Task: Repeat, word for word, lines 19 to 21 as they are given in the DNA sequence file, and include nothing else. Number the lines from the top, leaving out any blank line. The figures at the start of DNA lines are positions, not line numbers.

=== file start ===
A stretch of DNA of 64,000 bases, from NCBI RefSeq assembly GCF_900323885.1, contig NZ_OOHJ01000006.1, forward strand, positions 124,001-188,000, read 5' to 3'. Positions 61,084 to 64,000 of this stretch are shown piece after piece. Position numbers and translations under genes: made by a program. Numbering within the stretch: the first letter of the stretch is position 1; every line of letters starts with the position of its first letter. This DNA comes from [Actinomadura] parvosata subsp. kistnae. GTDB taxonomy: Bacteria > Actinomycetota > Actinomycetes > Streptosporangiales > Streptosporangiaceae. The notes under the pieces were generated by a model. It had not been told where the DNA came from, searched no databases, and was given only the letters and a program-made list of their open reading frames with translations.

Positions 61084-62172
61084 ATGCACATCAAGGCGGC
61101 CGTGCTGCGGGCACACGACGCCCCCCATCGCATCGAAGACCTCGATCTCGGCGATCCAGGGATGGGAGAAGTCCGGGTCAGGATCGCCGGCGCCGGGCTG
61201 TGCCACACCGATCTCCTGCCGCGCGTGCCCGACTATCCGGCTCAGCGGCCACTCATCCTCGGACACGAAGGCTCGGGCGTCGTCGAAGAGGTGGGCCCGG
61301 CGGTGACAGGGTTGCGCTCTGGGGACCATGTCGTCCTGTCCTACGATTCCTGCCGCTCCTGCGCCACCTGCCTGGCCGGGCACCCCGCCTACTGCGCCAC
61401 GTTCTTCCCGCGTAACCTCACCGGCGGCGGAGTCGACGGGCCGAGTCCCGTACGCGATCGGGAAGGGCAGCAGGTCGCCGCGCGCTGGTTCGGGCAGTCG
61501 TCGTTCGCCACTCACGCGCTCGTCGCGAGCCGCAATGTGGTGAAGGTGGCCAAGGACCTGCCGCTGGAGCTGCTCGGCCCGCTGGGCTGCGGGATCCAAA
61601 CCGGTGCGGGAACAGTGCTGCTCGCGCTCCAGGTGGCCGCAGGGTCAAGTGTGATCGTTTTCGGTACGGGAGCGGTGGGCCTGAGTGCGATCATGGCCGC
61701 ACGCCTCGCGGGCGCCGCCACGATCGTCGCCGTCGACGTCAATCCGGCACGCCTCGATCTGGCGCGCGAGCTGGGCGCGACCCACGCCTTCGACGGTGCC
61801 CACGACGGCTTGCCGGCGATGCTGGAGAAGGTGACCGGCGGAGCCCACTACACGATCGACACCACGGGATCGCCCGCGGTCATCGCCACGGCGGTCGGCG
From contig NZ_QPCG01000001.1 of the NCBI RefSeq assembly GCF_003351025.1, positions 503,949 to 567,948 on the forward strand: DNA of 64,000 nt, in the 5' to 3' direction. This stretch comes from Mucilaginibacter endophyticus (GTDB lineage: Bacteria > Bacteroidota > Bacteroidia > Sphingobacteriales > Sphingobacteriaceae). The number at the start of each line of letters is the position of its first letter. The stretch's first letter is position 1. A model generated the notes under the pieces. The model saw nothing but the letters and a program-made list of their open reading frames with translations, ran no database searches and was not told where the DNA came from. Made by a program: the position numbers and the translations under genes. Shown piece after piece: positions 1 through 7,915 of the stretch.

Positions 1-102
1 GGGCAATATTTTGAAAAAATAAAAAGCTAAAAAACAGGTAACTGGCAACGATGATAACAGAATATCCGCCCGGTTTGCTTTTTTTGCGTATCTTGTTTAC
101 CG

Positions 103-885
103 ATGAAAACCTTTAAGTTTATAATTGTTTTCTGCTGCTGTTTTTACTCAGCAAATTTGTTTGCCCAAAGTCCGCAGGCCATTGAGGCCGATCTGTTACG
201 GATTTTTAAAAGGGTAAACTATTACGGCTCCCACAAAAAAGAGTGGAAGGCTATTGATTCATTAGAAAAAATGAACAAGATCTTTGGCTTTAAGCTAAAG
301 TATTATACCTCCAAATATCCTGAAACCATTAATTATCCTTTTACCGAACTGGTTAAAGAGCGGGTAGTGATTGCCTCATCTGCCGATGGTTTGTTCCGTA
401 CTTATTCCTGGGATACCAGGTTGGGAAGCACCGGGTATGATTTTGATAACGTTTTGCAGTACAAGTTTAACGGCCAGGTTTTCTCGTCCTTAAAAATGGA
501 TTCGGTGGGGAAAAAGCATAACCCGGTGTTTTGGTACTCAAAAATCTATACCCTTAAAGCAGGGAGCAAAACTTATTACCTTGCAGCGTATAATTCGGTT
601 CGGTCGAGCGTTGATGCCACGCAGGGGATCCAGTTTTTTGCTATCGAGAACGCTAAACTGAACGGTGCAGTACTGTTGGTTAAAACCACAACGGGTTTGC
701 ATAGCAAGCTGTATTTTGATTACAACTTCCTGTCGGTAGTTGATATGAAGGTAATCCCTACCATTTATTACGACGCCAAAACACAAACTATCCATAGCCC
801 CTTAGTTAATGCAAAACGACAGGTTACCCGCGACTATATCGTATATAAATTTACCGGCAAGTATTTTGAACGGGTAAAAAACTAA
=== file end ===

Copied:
301 TATTATACCTCCAAATATCCTGAAACCATTAATTATCCTTTTACCGAACTGGTTAAAGAGCGGGTAGTGATTGCCTCATCTGCCGATGGTTTGTTCCGTA
401 CTTATTCCTGGGATACCAGGTTGGGAAGCACCGGGTATGATTTTGATAACGTTTTGCAGTACAAGTTTAACGGCCAGGTTTTCTCGTCCTTAAAAATGGA
501 TTCGGTGGGGAAAAAGCATAACCCGGTGTTTTGGTACTCAAAAATCTATACCCTTAAAGCAGGGAGCAAAACTTATTACCTTGCAGCGTATAATTCGGTT